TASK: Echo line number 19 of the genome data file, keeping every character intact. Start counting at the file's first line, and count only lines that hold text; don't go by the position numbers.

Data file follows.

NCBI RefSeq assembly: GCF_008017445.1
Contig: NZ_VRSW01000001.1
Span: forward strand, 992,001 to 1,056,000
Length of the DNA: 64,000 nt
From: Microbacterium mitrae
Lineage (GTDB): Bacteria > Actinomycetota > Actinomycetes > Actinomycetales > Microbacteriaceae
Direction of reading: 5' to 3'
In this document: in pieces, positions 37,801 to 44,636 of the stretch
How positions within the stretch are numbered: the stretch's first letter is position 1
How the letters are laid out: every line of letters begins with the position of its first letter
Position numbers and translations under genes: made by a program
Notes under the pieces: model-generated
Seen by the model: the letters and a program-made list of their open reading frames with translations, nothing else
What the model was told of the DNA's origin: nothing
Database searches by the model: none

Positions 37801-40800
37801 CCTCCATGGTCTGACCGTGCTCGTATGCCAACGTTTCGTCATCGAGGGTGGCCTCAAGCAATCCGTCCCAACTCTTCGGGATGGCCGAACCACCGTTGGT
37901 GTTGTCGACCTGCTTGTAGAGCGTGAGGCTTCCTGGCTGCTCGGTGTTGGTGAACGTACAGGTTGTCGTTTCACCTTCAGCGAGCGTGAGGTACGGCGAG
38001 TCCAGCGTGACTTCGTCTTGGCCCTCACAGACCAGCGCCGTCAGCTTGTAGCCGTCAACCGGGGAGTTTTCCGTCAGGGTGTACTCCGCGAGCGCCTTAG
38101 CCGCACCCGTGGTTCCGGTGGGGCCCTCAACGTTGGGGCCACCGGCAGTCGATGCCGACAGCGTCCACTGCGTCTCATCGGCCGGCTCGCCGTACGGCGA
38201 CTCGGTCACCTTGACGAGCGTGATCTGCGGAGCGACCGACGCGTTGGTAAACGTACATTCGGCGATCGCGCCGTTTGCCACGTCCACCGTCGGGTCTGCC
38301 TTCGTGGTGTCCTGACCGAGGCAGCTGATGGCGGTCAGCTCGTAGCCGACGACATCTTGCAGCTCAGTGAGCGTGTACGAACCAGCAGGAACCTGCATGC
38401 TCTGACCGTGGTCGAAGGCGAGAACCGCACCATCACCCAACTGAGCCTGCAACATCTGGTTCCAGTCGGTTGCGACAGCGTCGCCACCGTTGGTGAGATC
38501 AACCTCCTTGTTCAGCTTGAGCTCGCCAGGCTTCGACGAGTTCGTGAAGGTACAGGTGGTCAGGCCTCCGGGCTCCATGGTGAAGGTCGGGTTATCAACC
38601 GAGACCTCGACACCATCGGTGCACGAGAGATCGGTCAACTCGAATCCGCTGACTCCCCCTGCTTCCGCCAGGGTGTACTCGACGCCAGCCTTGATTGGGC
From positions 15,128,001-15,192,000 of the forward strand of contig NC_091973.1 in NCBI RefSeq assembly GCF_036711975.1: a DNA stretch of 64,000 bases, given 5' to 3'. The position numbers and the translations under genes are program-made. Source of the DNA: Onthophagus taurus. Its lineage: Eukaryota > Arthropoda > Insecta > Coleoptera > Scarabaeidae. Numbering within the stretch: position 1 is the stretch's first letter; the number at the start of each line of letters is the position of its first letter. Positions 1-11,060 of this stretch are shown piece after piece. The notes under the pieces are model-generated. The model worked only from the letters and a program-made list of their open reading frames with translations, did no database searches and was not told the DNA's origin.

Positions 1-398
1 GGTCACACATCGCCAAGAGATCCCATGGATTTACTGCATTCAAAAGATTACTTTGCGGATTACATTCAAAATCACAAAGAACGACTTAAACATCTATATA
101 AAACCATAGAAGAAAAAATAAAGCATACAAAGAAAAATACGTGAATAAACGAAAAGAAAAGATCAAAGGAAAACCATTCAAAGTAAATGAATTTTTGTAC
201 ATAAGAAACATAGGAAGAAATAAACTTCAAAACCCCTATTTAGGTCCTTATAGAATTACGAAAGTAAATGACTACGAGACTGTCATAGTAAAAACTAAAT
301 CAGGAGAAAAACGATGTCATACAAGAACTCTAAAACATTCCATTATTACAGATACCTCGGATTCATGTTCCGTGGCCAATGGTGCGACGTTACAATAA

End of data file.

38001 TCCAGCGTGACTTCGTCTTGGCCCTCACAGACCAGCGCCGTCAGCTTGTAGCCGTCAACCGGGGAGTTTTCCGTCAGGGTGTACTCCGCGAGCGCCTTAG